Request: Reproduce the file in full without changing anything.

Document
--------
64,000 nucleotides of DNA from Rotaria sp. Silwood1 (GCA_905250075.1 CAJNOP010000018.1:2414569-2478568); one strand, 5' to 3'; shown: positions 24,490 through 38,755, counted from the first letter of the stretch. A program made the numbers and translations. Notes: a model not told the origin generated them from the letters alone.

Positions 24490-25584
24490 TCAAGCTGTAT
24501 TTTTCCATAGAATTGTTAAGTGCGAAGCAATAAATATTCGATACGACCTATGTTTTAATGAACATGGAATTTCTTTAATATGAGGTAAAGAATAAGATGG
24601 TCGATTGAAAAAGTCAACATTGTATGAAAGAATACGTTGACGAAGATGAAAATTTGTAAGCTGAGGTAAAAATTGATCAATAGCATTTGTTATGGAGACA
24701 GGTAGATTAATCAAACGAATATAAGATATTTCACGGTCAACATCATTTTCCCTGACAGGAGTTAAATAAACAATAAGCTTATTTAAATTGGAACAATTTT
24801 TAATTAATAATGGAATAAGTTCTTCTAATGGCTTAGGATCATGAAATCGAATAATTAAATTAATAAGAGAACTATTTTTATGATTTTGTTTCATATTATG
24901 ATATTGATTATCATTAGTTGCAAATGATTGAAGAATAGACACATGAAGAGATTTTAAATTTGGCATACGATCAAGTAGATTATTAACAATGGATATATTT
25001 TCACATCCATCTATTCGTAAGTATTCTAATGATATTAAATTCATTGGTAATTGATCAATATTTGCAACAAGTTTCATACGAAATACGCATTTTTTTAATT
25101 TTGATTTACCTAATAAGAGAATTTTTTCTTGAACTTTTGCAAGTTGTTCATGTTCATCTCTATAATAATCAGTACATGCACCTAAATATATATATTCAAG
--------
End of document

64,000 nucleotides of DNA from Rotaria sp. Silwood1 (GCA_905250075.1 CAJNOP010000018.1:2414569-2478568); one strand, 5' to 3'; shown: positions 24,490 through 38,755, counted from the first letter of the stretch. A program made the numbers and translations. Notes: a model not told the origin generated them from the letters alone.

Positions 24490-25584
24490 TCAAGCTGTAT
24501 TTTTCCATAGAATTGTTAAGTGCGAAGCAATAAATATTCGATACGACCTATGTTTTAATGAACATGGAATTTCTTTAATATGAGGTAAAGAATAAGATGG
24601 TCGATTGAAAAAGTCAACATTGTATGAAAGAATACGTTGACGAAGATGAAAATTTGTAAGCTGAGGTAAAAATTGATCAATAGCATTTGTTATGGAGACA
24701 GGTAGATTAATCAAACGAATATAAGATATTTCACGGTCAACATCATTTTCCCTGACAGGAGTTAAATAAACAATAAGCTTATTTAAATTGGAACAATTTT
24801 TAATTAATAATGGAATAAGTTCTTCTAATGGCTTAGGATCATGAAATCGAATAATTAAATTAATAAGAGAACTATTTTTATGATTTTGTTTCATATTATG
24901 ATATTGATTATCATTAGTTGCAAATGATTGAAGAATAGACACATGAAGAGATTTTAAATTTGGCATACGATCAAGTAGATTATTAACAATGGATATATTT
25001 TCACATCCATCTATTCGTAAGTATTCTAATGATATTAAATTCATTGGTAATTGATCAATATTTGCAACAAGTTTCATACGAAATACGCATTTTTTTAATT
25101 TTGATTTACCTAATAAGAGAATTTTTTCTTGAACTTTTGCAAGTTGTTCATGTTCATCTCTATAATAATCAGTACATGCACCTAAATATATATATTCAAG